In that sense, the FIH Pro League home stretch gave India a great chance to test themselves against some of the best. There was a high-scoring defeat against Australia (4-6), but also a valiant draw (2-2). Both matches against Netherlands, the current world No.1, ended in draws after regulation time (2-2 and 1-1).

“It’s good to match up against the top teams. That’s what you need to do more often. And that’s ultimately what the Pro League is supposed to help us do. Then we try to look for more games. And that’s why we’ve chosen Australia as an opposition (to tour),” Fulton says. “The bottom line is to beat Holland consistently or get two results and beat them is a good sign. It’s what we are training for.”

The lessons Fulton learned about his team from the Pro League are geared around the setpieces. “A lot of the top teams have good set pieces. And if you make mistakes around them, you normally concede,” the South African explains. “So being very consistent in the set pieces – that’s penalty corner defense and then having a consistent conversion rate from penalty corner attack. That’s really important because a lot of teams are putting a lot of numbers in the D, so it’s become very difficult to score field goals.”

Scoring goals but with a twist

It’s a bit of a paradoxical situation for India.

When you have arguably one of the best-ever drag flickers in your team, of course, it makes sense to rely on his prowess. But how much of India’s goal-scoring responsibility can Harmanpreet Singh shoulder?

Since the start of 2023, among the current top five men’s teams in the world, Netherlands score a whopping 64.44% of their goals through open play, followed by Belgium at 59.63%.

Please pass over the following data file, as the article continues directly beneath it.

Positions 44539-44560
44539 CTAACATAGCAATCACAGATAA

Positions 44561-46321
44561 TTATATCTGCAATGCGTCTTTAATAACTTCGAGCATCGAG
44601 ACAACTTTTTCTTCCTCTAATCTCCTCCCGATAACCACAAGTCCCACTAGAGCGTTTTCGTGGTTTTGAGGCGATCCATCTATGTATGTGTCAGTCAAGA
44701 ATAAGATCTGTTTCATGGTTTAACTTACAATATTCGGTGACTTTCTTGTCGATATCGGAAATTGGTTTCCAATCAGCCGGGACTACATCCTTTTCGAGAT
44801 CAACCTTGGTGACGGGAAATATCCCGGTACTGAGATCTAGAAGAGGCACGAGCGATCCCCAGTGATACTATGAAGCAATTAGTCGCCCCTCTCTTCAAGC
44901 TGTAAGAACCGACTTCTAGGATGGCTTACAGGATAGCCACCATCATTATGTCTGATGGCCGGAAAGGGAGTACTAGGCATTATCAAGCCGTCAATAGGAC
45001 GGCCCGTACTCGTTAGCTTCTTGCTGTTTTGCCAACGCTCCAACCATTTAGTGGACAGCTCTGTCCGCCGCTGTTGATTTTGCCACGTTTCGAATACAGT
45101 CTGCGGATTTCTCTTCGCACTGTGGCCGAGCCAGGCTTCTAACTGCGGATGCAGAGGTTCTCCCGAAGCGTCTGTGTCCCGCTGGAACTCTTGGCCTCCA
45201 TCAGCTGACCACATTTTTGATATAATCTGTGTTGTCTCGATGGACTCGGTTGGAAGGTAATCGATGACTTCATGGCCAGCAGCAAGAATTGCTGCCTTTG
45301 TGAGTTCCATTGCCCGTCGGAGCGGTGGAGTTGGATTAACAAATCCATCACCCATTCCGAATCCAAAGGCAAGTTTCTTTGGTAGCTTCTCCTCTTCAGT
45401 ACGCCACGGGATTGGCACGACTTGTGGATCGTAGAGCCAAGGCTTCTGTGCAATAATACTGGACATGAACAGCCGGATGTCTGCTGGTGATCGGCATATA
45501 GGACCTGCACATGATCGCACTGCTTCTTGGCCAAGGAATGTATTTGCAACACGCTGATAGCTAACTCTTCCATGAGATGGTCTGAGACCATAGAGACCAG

It’s a little closer below them as Australia’s field goal percentage stands at 52.63%, with India at fourth on 51.37%, followed by Germany’s 48.84%.

Mandeep Singh, one of India’s most experienced forwards, is known for his ability to pull defenders away from the danger area to create space for his teammates. But he is aware that as a striker, he – and the rest of the forward line – must also contribute more goals. “The biggest thing we worked on in the camp is to create outcomes,” the 32-year-old says. “If we can’t score then we need to at least create a PC. So we are working on things inside the D as well as without-the-ball pressure on the opposition.”

Fulton breaks it down rather simply.

“The problem is sometimes when you look at it as an individual scoring more goals versus collective team defenses. It’s 1v2, 1v3. That’s difficult. If you don’t have combination plays of how to make the goal bigger by having the second post covered, having different options in the D and it’s not just one player scoring the goal from the top of the D because that seldom happens these days.”